Muscle Mustangs & Fast FordsHow To Chassis Suspension
Solid Sway Control
Installing Steeda's billet-aluminum antiroll-bar brackets.
Every day, Mustang owners purchase parts with the hopes of finding improved performance. Those into cor-ner carving are likely to add lowering springs, aftermarket shocks and struts, wider tires, and big antiroll bars. If designed and installed properly, these basic suspension parts can greatly enhance cornering and make your Mustang much more fun to drive.
But still, there are some who want or need to extract every single ounce of performance. They look deeper into the package, analyzing and scrutinizing each part of the vehicle to maximize its potential. By race day they will have chosen parts and made modifications that complement the package as a whole. This includes parts as big as a cylinder head and as small as a bolt holding the steering column.
According to Steeda Autosports in Pom-pano Beach, Florida, one area often overlooked is the mounting system for the front antiroll bar. "A common suspension upgrade is a high-performance antiroll bar," says Dario Orlando, president of Steeda. "Yet when you reuse the factory stamped, strap-type brackets to attach that beefy bar, you never get the full benefit of that upgrade due to excessive flex."
The remedy is this set of billet-aluminum antiroll bar brackets from Steeda.
In stock form, the front antiroll bar in a late-model Mustang is connected to the chassis rails with stamped-steel straps and to the front lower A-arms with end links and rubber bushings. This is a fine setup for everyday driving, but it can easily be improved if you're after better handling.We know that when the vehicle is turned in one direction or the other, the body will roll away from the direction the car is turning. But excessive body roll can cause suspension geometry to change. This causes grip to deteriorate because it reduces the ability of the tires to remain in compliance with the road. To improve handling, we try to keep the body flat, as this keeps the geometry in check and the vehicle's weight more evenly distributed over the four tires. It also keeps the contact patches of the tires square with the road surface.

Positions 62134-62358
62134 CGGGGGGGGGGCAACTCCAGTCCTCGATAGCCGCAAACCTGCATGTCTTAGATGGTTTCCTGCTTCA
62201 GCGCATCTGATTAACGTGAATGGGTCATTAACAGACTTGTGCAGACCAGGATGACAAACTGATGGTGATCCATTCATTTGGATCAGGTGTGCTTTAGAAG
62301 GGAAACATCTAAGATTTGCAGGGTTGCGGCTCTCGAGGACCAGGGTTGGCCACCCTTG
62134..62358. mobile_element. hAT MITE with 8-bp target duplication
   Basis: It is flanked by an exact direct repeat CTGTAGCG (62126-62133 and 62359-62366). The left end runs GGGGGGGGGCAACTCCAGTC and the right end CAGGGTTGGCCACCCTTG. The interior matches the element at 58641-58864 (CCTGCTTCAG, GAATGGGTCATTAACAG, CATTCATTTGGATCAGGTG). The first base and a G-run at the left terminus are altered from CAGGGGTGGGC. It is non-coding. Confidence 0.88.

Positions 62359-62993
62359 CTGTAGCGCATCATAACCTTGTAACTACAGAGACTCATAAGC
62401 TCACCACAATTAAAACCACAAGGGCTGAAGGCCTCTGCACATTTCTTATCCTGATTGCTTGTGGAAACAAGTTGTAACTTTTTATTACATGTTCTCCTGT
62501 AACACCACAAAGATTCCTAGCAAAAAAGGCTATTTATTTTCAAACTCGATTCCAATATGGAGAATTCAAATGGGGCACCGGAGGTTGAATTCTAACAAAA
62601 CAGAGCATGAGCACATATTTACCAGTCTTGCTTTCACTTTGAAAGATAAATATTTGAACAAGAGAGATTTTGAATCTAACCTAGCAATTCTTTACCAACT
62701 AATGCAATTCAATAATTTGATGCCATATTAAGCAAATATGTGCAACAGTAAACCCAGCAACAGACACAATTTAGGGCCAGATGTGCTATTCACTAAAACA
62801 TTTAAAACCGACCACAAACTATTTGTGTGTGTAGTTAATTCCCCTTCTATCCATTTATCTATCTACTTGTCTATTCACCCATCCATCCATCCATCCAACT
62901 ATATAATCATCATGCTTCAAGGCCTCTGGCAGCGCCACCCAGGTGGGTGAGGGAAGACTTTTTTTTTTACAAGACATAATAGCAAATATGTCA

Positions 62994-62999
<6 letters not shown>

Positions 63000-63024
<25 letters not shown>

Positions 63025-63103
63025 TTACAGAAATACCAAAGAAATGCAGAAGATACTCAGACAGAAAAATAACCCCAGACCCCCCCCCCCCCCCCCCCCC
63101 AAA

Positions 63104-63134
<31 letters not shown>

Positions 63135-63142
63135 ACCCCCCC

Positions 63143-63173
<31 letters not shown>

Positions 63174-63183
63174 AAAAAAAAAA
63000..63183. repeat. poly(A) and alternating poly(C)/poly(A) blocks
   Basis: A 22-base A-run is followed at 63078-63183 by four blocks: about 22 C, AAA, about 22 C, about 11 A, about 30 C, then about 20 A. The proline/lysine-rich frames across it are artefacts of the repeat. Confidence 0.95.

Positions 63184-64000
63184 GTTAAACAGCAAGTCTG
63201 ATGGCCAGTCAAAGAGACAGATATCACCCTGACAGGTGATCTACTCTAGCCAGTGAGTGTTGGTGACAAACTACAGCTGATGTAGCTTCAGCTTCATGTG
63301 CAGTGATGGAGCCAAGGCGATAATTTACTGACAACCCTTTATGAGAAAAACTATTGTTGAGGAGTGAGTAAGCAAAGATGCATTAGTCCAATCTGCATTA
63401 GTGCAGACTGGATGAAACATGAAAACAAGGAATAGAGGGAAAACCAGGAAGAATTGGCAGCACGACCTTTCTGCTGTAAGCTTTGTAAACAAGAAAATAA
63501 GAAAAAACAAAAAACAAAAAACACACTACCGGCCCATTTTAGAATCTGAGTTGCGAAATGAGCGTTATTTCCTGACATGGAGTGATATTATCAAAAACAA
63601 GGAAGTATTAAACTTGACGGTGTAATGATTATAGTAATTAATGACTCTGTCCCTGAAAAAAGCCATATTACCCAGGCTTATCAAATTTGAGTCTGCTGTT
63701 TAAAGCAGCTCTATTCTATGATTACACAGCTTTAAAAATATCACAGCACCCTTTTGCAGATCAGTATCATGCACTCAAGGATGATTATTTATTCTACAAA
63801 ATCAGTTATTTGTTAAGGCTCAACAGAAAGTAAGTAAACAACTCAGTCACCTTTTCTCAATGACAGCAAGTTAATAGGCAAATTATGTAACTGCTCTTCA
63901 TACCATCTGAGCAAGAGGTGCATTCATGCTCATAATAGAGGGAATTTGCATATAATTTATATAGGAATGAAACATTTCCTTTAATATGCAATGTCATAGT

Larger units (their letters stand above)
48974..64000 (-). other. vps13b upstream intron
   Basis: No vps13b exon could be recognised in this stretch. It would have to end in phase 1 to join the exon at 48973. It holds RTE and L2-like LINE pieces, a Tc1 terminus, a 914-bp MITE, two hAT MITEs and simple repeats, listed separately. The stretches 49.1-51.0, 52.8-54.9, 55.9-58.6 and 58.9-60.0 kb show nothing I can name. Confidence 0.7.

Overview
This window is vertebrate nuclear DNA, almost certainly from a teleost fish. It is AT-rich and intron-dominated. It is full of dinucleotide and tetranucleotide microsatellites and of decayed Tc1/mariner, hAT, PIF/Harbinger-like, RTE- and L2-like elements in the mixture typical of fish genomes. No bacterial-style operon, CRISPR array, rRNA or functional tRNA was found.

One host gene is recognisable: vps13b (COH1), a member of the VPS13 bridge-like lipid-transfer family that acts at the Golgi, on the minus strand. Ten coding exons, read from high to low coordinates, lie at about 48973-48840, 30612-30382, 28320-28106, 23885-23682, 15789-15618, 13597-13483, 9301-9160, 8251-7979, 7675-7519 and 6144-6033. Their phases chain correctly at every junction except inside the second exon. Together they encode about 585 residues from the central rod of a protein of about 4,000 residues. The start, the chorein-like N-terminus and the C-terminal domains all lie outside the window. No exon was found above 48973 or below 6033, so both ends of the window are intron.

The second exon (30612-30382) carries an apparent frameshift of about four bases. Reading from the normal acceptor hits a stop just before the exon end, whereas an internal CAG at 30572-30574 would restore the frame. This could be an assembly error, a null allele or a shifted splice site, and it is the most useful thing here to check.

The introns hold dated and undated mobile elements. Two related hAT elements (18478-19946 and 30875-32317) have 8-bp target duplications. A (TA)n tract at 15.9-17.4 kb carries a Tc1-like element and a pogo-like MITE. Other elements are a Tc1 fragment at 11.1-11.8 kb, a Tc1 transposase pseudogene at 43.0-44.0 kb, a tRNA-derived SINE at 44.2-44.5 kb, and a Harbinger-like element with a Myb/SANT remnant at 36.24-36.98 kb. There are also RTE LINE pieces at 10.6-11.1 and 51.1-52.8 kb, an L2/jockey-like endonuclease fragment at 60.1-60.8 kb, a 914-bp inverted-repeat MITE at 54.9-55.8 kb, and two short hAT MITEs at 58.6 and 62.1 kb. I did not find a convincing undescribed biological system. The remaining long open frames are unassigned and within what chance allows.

One method of keeping the car flat is by adding stiffer antiroll bars. In a corner, the antiroll bar is loaded or twisted due to the body of the car rolling. For instance, in a left turn the body rolls to the right, which causes the left lower A-arm to lift up at the attachment point to the chassis.Meanwhile, the right A-arm moves the opposite way, dropping at the chassis mounting point. Because the antiroll bar is connected between the A-arms and the body, it resists movement of the A-arms, thus fighting to keep the body and the A-arms flat.
The stock bar is designed to work with the stock springs and dampers and to provide a smooth ride with good handling. Adding lowering springs and a stiffer antiroll bar helps resist body roll. The performance of this system can also be improved with polyurethane antiroll bar bushings that replace the stock rubber bushings.
But, if you plan to improve the bar and bushings, you should also improve the mounting system. Quite simply, the robust Steeda brackets provide a much more solid foundation to mount the antiroll bar.
This is especially important if you plan on pushing your Stang to the limit in turns. As you drive harder into a corner or brake deeper, the loads placed on the suspension are increased. This means greater loads on the antiroll bar, as well as on the brackets and bushings that hold it in place. Adding the Steeda aluminum brackets are a great way to reduce or eliminate flex and get the most out of your suspension system.